Inspiration from Meghan

Join my community

Sign up to receive news, updates and special offers through our newsletter.
  • This field is for validation purposes and should be left unchanged.

Epigenetic Pancakes


This week on the blog we're diving into a really awesomely inspiring topic: Epigenetics. What on earth does this have to do with pancakes? Well- the pancakes you choose to eat might just have an affect on how your genes choose to express themselves. Stay with me.

We are hanging in a society, at a time, when scientists can test our genetic make-up, our DNA, for just about every disease under the sun. One component that always seems to be missing for me in these studies is the So what? factor .  So what? You found the genetic marker for breast cancer (or fill in the blank here for the condition of the hour___). Does this mean I need to come and get screened more often so that when the disease finally shows up we can all celebrate that we caught it early?

Seems like a very scary way to go through life- waiting and wishing... The answer to the So what? factor should be followed by So what can I do now to prevent this?

We know, without any tests, that if there is a condition that runs in the family, it's likely something we need to watch out for.  Whenever I hear this I often have to refrain from asking whether it is the disease that runs in the family or the lifestyle.

What few of us realize  is that we can change, or alter the genetic cards we've been dealt. We may have a certain set of cards in our hand, but we have the ability to re-regulate the DNA sequence to alter its expression. That is what epigenetic is about.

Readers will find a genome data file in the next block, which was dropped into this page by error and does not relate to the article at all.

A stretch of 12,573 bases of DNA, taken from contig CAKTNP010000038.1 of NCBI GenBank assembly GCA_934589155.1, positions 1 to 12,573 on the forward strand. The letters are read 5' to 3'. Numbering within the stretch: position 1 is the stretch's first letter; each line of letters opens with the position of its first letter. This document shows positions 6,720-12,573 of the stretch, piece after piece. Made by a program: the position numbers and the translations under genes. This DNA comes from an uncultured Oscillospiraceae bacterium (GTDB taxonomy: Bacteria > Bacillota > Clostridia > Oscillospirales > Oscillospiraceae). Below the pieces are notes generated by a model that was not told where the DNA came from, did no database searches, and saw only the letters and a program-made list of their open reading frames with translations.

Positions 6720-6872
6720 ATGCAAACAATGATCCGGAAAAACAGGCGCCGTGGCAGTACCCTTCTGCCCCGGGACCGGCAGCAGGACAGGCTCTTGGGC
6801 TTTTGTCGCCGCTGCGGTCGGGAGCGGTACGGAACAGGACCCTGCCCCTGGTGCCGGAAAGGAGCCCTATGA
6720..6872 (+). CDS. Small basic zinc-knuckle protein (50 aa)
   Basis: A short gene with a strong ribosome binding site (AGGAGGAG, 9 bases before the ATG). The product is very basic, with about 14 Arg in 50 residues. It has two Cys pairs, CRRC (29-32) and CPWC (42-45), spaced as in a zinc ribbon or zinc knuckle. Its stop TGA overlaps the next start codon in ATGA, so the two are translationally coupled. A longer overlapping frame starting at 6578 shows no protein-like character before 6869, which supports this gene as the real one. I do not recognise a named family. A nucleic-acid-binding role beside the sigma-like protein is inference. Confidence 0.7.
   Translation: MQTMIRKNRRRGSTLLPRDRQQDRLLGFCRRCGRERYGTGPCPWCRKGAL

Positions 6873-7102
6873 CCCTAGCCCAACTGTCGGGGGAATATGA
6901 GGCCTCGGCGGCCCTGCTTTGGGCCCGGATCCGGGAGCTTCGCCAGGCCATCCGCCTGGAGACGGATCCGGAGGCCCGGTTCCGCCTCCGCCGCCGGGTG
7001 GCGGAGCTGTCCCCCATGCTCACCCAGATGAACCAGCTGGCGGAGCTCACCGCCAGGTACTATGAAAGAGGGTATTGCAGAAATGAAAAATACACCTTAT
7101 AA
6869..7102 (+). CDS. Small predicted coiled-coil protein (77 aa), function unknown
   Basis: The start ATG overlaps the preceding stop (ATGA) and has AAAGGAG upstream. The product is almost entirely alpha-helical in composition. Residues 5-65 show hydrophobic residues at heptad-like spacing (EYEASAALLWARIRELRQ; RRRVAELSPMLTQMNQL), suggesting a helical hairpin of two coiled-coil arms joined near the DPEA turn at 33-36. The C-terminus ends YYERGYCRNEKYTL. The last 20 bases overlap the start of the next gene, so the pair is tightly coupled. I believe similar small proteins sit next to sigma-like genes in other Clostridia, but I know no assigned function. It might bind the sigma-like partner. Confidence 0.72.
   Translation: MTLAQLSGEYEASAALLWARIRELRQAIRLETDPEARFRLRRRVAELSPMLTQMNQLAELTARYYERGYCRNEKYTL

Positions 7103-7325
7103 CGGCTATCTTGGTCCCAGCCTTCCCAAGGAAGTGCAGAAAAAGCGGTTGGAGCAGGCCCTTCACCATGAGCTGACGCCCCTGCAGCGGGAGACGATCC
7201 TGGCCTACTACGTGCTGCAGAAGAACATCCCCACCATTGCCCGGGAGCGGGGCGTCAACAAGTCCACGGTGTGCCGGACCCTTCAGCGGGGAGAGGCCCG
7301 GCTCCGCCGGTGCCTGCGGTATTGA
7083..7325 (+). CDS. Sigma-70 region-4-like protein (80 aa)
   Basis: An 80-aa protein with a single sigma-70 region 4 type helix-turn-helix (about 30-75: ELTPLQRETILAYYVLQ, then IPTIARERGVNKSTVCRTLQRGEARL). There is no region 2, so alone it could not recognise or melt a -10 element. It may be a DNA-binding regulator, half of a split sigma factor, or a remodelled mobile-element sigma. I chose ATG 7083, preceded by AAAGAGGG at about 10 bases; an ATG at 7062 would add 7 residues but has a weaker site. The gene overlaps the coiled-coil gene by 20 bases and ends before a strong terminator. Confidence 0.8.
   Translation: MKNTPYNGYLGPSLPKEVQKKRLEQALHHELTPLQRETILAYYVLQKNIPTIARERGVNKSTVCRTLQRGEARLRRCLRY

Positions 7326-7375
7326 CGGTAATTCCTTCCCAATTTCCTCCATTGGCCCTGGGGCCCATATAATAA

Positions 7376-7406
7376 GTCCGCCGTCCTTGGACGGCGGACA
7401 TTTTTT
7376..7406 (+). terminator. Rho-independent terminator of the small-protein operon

Epigenetics is  the ability to alter the expression of our genes by epi or outer influencing factors.

See- when the medical science community- and often organizations that raise funds for these communities site "genetics" as non-modifiable risk factors- they are only telling half the story. It is true that genetics can indicate higher risk of a specific condition, but right and wrong living can influence the expression of those genes. In short, this means that if we know we carry a cancer gene, or autoimmune runs in the family, we don't have to watch and wait for it to show up for us, we just have to work towards preventing it. Remember- early detection is not the same as prevention.

Dr. West0n A. Price was one of the first to study this. A dentist, he looked at identical twins- one who ate the traditional diet where there other moved to a big city and adopted a modernized, processed diet. Their genetics are identical but through diet and lifestyle, the genetics began to express themselves in different ways. These genetic markers are then passed along through generations. This would be a very logical explanation for why my generation, is generally more pre-disposed to a whole lot more auto-immune diseases, cancer and diabetes than, say my grandmother's generation. IPre-disposition to disease is carrying an increasingly heavy burden in every subsequent generation that strays further from a natural, real foods based diet to rely on processed food, chemicals, pharmaceuticals and less exposure to clean air and water.

This brings me back to today's epigenetic lesson. There are three things you need to remember:

1. The type of pancakes you eat could very well determine whether you get that hereditary disease as well as the health of your unborn children.